OK, I didn’t expect to like this episode, but… it hits a lot better in 2018 than I think it would have in 1998. I mean, the central conflict is that Quark accidentally reveals the aging, misogynistic, financial genius who rules the Ferengi as a senile fraud with no actual business acumen, and government functionaries are desperate to cover for him. Boy, does that resonate.
The Ferengi in general are more interesting to me now than they used to be, because I better understand what they represent. The “villain” races in Star Trek tend to represent motives that the Federation has (theoretically) divorced itself from. The Klingons are warlike aggression. The Romulans, isolationistic subterfuge. And the Ferengi were meant to be greed and cruelty. Unlike Klingons and Romulans, they didn’t stick because (1) they look and act ridiculous; (2) some ill-advised creature designer decided that the wealth-obsessed race should look an awful lot like the worst anti-Semitic caricatures of Jews; and (3) the Ferengi ultimately embody capitalism, which aaaaactually is kind of the entire thing that fuels Trek the franchise. It’s kind of tough to demonize the desire for profits when you’re selling toys of the bad guys… which, amusingly, is even lampshaded here. Turns out DS9 exists in some strange Mirror Universe in which Playmates’ Next Generation action figures have become valuable collectors pieces.
Hmm, yeah, that’s some loopy science fiction, alright.
Anyway, Trek has always been deeply rooted in the American version of imperial colonialism, peddling concepts like culture as an export and the transformation of one society into a mirror of the friendly conquerer. The parallel only goes so far, though; Trek also embraces communism, a post-mercantile society. The franchise has always played fast and loose with that rule, and sometimes you get the impression that it’s only Earth — or maybe only Starfleet — that has really “evolved” beyond commerce. Still, it’s the ideal.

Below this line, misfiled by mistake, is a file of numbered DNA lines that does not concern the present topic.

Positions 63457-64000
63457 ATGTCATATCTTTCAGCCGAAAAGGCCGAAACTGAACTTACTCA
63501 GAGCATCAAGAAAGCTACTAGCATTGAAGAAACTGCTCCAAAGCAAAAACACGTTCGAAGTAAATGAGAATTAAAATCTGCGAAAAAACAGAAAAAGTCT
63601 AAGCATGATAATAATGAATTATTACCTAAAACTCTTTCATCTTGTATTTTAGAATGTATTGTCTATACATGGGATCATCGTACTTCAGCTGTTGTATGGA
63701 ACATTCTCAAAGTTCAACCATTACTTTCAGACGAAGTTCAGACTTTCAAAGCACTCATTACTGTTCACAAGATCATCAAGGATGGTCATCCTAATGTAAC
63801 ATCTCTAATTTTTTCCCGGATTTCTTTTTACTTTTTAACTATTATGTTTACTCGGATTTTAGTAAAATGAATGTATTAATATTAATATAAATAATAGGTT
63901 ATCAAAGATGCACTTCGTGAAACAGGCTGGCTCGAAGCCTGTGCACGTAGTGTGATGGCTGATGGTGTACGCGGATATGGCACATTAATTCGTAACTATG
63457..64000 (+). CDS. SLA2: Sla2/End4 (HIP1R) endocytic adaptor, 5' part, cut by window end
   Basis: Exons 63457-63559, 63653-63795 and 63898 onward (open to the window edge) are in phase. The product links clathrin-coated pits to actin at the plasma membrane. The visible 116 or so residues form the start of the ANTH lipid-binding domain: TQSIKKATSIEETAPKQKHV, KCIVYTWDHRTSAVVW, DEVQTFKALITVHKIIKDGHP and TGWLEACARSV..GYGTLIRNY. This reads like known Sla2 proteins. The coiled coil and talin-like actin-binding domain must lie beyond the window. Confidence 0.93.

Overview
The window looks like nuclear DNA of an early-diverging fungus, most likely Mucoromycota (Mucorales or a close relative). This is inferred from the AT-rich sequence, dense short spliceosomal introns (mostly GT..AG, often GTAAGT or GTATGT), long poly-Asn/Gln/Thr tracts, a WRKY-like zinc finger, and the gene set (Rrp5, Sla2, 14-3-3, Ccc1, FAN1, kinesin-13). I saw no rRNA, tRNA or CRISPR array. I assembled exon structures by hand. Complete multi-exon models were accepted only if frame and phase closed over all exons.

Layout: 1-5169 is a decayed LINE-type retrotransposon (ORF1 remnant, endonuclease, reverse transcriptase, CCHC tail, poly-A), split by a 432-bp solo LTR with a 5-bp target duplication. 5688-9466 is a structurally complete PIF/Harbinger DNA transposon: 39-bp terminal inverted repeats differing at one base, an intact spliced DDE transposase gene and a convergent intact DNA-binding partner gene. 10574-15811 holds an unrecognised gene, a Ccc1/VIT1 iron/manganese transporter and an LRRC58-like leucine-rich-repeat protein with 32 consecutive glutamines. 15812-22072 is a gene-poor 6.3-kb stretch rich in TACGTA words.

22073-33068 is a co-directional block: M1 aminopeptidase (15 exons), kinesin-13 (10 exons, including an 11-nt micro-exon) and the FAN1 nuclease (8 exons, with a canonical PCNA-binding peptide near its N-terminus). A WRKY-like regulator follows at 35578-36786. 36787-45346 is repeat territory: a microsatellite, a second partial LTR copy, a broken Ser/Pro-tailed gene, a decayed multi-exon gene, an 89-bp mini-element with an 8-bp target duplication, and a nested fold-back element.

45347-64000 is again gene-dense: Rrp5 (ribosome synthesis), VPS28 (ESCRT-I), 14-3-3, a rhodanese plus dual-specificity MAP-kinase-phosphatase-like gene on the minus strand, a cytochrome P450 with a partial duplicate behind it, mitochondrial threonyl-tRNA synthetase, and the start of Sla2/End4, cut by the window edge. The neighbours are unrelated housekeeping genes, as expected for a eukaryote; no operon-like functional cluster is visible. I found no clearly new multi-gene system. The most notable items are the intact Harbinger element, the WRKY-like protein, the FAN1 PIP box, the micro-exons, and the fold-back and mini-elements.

Meanwhile, the Ferengi represent naked avarice and profit at any cost. Here, the ever-despicable Quark sells out his own mother’s happiness in order to get his business license back; meanwhile, his brother Rom almost destroys his own happiness after being goaded into pressuring his Bajoran fiancée into signing a traditional one-sided prenup. (Incidentally, I really like Rom and Leeta as a couple; Bashir’s relationship with her always seemed a little iffy, but Rom is more her equal — both intellectually, as they’re both a little dippy, and in terms of personality, because they’re both genuine and good-hearted.) Eventually, both of them manage to turn things around, but the whole episode is just a non-stop condemnation of the heartless and abusive excesses of late-stage capitalism.
Now I just have to wonder who on DS9 would be the outer space equivalent a Bernie bro. Probably Bashir.